This did not mean “liberal theology” but a liberal spirit—generous, big-hearted, and open-minded. California society of the time was a heady mix of entrepreneurial enthusiasm and an openness to new ideas, with a population that came from all over the world. New ideas needed to be developed and outlooks adjusted to engage the thinking of this new time and place. The openness of the society, the charitable nature of many, the vision for a bigger, wider future—all this meant that the record of Adventism in the West involved a number of significant Adventist “firsts.” A few of many examples follow:

First Ordained African-American Adventist Pastor

Charles M. Kinny was born a slave in Virginia in 1855, 10 years before the abolition of slavery. As a young man he worked his way west to Reno, Nevada, where, in the summer of 1878, he attended Adventist meetings conducted by J.N. Loughborough and heard Ellen White preach as a guest. Kinny became a charter member of the Reno Seventh-day Adventist church. In 1883, the church members in Reno, together with the California Conference, sent him to Healdsburg College (now Pacific Union College) for further education. He became the first African-American ordained as a minister in the Seventh-day Adventist church at a service in Nashville, Tennessee, in 1889. Though his work would be in the South and Midwest, the open-minded liberality of the West was of critical importance in providing his education and launch into ministry.6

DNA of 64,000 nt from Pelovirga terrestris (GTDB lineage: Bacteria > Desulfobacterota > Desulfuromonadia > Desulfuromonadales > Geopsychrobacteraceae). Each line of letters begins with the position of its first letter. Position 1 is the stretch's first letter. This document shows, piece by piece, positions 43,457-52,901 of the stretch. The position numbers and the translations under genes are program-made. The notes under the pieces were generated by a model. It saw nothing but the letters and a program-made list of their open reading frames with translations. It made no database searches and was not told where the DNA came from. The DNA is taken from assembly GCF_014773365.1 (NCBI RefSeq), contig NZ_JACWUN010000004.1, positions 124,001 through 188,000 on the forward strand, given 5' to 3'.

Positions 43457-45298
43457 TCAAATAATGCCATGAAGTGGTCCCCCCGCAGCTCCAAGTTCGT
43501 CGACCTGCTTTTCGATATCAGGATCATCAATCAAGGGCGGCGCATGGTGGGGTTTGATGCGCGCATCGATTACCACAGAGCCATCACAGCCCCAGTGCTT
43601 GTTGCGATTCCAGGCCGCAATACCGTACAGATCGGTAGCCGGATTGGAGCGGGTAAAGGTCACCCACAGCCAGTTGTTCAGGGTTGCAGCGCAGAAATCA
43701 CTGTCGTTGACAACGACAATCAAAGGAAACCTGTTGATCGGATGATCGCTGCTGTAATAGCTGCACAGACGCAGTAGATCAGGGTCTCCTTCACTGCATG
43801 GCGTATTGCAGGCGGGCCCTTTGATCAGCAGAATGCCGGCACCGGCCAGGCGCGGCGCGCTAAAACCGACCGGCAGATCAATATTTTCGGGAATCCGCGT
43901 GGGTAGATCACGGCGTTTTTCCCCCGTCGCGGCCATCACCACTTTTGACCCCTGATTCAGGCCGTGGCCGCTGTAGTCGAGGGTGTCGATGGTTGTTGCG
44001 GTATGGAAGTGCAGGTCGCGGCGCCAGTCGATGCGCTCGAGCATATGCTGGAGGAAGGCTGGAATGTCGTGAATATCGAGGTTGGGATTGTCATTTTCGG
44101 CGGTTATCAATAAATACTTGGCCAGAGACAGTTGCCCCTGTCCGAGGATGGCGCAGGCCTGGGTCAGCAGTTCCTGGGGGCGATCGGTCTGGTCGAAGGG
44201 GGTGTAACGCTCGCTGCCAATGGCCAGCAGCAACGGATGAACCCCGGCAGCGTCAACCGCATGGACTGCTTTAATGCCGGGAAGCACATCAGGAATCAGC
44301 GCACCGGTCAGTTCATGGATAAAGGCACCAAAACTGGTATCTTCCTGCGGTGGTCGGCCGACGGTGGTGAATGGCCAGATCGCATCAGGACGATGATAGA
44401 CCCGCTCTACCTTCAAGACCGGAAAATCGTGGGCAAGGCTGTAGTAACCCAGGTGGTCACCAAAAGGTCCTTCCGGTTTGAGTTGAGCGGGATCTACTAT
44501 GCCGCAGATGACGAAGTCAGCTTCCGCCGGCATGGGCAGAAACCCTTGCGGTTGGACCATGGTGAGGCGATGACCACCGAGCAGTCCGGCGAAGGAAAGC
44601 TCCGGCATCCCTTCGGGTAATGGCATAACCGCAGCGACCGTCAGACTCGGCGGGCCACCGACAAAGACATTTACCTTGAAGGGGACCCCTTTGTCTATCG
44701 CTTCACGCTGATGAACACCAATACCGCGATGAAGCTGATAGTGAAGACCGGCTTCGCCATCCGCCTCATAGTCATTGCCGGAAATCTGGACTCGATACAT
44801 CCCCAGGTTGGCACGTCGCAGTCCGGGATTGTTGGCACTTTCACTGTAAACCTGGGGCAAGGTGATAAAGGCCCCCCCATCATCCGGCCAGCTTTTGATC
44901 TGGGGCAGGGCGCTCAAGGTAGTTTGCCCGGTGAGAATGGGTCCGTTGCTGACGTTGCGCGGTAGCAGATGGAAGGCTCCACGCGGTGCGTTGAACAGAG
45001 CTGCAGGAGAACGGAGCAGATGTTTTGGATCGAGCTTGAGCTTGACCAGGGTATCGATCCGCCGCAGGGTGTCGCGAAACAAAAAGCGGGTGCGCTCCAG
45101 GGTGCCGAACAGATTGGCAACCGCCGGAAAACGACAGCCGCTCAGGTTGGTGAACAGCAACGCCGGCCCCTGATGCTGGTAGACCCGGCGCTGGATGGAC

First Hispanic Adventists in the United States and the First Hispanic Ordained Adventist Pastor

In 1899 in Sanchez, Arizona, Abel and Adiel Sanchez had discovered while studying the Bible that the day of worship was the seventh day, sabado. They contacted Marcial Serna, pastor of the Tucson Mexican Methodist Church and overseer of the Spanish Methodist work throughout the Southwest, who was already studying the issue after a visit from two Adventist colporteurs and would soon reach the same conviction as the Sanchez brothers. Eventually so many of the Methodists in Sanchez became Adventists that the Methodists gave them their church on the condition that the Adventists help them build a new one, and the church in Sanchez became the first Hispanic Adventist church in the United States. Pastor Serna was granted a ministerial license by the General Conference and became the first Hispanic ordained Adventist minister.7

First Asian American Adventists